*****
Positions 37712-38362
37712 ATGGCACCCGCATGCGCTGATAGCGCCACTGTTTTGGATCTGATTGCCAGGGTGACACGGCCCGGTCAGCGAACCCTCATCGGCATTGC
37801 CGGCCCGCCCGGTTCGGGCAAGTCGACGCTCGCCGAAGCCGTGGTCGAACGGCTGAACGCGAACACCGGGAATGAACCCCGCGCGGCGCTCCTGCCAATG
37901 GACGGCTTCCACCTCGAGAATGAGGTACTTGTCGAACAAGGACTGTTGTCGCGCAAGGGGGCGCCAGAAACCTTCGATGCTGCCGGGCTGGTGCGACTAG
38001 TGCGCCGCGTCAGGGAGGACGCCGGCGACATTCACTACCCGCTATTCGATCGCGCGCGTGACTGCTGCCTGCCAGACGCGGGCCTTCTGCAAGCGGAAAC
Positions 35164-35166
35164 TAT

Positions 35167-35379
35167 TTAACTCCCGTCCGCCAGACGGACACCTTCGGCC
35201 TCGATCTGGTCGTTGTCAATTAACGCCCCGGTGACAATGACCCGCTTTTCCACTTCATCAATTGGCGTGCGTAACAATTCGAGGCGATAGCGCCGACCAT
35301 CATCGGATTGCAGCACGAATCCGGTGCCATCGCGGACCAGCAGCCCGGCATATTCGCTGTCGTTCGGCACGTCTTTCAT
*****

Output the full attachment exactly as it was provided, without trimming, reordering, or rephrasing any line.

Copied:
Positions 37712-38362
37712 ATGGCACCCGCATGCGCTGATAGCGCCACTGTTTTGGATCTGATTGCCAGGGTGACACGGCCCGGTCAGCGAACCCTCATCGGCATTGC
37801 CGGCCCGCCCGGTTCGGGCAAGTCGACGCTCGCCGAAGCCGTGGTCGAACGGCTGAACGCGAACACCGGGAATGAACCCCGCGCGGCGCTCCTGCCAATG
37901 GACGGCTTCCACCTCGAGAATGAGGTACTTGTCGAACAAGGACTGTTGTCGCGCAAGGGGGCGCCAGAAACCTTCGATGCTGCCGGGCTGGTGCGACTAG
38001 TGCGCCGCGTCAGGGAGGACGCCGGCGACATTCACTACCCGCTATTCGATCGCGCGCGTGACTGCTGCCTGCCAGACGCGGGCCTTCTGCAAGCGGAAAC
Positions 35164-35166
35164 TAT

Positions 35167-35379
35167 TTAACTCCCGTCCGCCAGACGGACACCTTCGGCC
35201 TCGATCTGGTCGTTGTCAATTAACGCCCCGGTGACAATGACCCGCTTTTCCACTTCATCAATTGGCGTGCGTAACAATTCGAGGCGATAGCGCCGACCAT
35301 CATCGGATTGCAGCACGAATCCGGTGCCATCGCGGACCAGCAGCCCGGCATATTCGCTGTCGTTCGGCACGTCTTTCAT